The University of Southampton
University of Southampton Institutional Repository

The Interpretability Hypothesis again: a partial replication of Tsimpli and Dimitrakopoulou (2007)

The Interpretability Hypothesis again: a partial replication of Tsimpli and Dimitrakopoulou (2007)
The Interpretability Hypothesis again: a partial replication of Tsimpli and Dimitrakopoulou (2007)
Tsimpli and Dimitrakopoulou (2007) propose the Interpretability Hypothesis (IH), according to which uninterpretable features present an insurmountable difficulty in adult second language acquisition. The experimental study supporting the IH examines Greek native speakers’ knowledge of gaps versus resumptive pronouns in English wh-movement. A crucial assumption is that Greek allows resumptives optionally. Alexopoulou and Keller’s (2002, 2007) findings confirm that assumption. In our replication of Tsimpli and Dimitrakopoulou’s study, we divide Spanish native speakers into those who accept resumptives and those who do not; then we look at their acceptance of gaps and resumptives in English. The results indicate that both groups of advanced learners, those that do and those that don’t have resumptives in their individual grammars, have acquired the ungrammaticality of resumptives in English, although there may be lingering native language effects. The effects of d-linking, animacy, syntactic function of the resumptive/gap (subject vs. object), and presence of the complementizer "that" are also examined.
1367-0069
1 -21
Leal Mendez, Tania
02c996af-8c06-4244-bd7a-f297e2e5c4d0
Slabakova, Roumyana
1bda11ce-ce3d-4146-8ae3-4a486b6f5bde
Leal Mendez, Tania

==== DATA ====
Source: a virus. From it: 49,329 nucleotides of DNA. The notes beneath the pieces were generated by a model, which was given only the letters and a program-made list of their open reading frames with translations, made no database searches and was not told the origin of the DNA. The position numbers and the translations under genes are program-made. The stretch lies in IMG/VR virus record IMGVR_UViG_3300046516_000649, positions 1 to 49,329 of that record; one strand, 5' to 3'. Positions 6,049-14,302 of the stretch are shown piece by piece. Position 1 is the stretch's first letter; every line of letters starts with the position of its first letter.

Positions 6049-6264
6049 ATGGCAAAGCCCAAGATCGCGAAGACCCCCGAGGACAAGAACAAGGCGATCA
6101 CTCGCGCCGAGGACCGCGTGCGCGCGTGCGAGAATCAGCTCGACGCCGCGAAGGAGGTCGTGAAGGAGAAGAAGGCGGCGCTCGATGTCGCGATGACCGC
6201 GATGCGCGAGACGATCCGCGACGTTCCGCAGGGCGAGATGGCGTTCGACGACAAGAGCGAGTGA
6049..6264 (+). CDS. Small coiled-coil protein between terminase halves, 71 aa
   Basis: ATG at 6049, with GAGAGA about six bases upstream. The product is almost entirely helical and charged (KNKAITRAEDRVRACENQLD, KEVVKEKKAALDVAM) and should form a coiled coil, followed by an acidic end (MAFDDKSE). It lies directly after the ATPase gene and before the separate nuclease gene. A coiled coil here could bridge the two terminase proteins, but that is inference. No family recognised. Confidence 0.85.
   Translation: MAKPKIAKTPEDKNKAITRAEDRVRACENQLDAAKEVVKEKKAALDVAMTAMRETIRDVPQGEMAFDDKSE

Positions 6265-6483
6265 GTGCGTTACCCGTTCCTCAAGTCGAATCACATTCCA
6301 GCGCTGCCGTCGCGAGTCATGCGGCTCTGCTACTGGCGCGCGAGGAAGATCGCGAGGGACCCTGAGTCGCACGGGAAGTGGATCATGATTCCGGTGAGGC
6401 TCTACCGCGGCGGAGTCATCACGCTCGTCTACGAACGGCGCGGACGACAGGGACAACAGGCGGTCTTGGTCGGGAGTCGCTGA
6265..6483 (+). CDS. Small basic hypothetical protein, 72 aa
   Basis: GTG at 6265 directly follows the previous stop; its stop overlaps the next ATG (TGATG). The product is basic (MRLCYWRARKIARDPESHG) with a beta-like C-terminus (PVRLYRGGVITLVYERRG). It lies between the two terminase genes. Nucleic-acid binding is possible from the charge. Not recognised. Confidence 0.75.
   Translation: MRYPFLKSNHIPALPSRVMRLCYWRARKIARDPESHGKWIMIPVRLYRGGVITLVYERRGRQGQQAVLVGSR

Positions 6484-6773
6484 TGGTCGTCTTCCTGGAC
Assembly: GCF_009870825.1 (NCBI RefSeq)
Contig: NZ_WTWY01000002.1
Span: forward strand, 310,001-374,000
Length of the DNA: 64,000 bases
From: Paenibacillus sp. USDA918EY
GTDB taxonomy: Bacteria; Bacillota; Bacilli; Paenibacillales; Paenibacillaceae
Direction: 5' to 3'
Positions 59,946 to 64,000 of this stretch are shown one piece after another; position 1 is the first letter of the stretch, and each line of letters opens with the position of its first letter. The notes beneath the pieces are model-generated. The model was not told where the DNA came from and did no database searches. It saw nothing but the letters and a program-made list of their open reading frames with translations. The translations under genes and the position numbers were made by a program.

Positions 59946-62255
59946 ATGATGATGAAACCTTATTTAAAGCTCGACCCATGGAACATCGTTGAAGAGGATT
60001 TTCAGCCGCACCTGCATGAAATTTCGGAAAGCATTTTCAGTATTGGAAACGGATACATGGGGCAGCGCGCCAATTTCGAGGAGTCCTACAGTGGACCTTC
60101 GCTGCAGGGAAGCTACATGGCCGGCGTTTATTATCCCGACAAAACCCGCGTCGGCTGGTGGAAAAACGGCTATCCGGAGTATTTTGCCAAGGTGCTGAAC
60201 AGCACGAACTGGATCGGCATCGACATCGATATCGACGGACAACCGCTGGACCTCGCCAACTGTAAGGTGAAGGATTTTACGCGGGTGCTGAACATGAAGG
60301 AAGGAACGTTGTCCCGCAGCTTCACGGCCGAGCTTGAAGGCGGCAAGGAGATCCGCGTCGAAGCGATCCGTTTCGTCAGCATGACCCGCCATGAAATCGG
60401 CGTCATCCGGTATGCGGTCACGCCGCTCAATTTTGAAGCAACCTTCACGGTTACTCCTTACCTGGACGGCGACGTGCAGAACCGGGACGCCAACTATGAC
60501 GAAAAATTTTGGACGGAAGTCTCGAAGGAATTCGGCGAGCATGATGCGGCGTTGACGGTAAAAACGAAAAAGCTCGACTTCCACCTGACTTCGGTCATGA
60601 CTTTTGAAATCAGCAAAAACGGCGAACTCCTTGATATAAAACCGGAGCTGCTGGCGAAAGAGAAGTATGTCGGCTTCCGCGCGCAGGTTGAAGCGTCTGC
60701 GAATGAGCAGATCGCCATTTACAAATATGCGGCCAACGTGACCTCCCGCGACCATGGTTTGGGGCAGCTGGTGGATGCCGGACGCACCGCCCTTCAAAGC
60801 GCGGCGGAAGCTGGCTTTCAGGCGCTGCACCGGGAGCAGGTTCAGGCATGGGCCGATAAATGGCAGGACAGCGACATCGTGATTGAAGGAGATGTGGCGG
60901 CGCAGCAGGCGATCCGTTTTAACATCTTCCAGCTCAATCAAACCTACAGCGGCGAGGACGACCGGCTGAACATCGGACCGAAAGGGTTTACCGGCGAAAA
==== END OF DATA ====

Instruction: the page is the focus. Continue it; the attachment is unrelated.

02c996af-8c06-4244-bd7a-f297e2e5c4d0
Slabakova, Roumyana
1bda11ce-ce3d-4146-8ae3-4a486b6f5bde

Leal Mendez, Tania and Slabakova, Roumyana (2012) The Interpretability Hypothesis again: a partial replication of Tsimpli and Dimitrakopoulou (2007). International Journal of Bilingualism, n/a, 1 -21. (doi:10.1177/1367006912448125).

Record type: Article

Abstract

Tsimpli and Dimitrakopoulou (2007) propose the Interpretability Hypothesis (IH), according to which uninterpretable features present an insurmountable difficulty in adult second language acquisition. The experimental study supporting the IH examines Greek native speakers’ knowledge of gaps versus resumptive pronouns in English wh-movement. A crucial assumption is that Greek allows resumptives optionally. Alexopoulou and Keller’s (2002, 2007) findings confirm that assumption. In our replication of Tsimpli and Dimitrakopoulou’s study, we divide Spanish native speakers into those who accept resumptives and those who do not; then we look at their acceptance of gaps and resumptives in English. The results indicate that both groups of advanced learners, those that do and those that don’t have resumptives in their individual grammars, have acquired the ungrammaticality of resumptives in English, although there may be lingering native language effects. The effects of d-linking, animacy, syntactic function of the resumptive/gap (subject vs. object), and presence of the complementizer "that" are also examined.

Full text not available from this repository.

More information

e-pub ahead of print date: 10 September 2012
Organisations: Modern Languages and Linguistics

Identifiers

Local EPrints ID: 353329
URI: http://eprints.soton.ac.uk/id/eprint/353329
ISSN: 1367-0069
PURE UUID: 8797966f-a174-4834-a1d6-aa79b0bebb8b
ORCID for Roumyana Slabakova: ORCID iD orcid.org/0000-0002-5839-460X

Catalogue record

Date deposited: 05 Jun 2013 10:40
Last modified: 29 Oct 2019 01:37

Export record

Altmetrics

Contributors

Author: Tania Leal Mendez

University divisions

Download statistics

Downloads from ePrints over the past year. Other digital versions may also be available to download e.g. from the publisher's website.

View more statistics

Atom RSS 1.0 RSS 2.0

Contact ePrints Soton: eprints@soton.ac.uk

ePrints Soton supports OAI 2.0 with a base URL of http://eprints.soton.ac.uk/cgi/oai2

This repository has been built using EPrints software, developed at the University of Southampton, but available to everyone to use.

We use cookies to ensure that we give you the best experience on our website. If you continue without changing your settings, we will assume that you are happy to receive cookies on the University of Southampton website.

×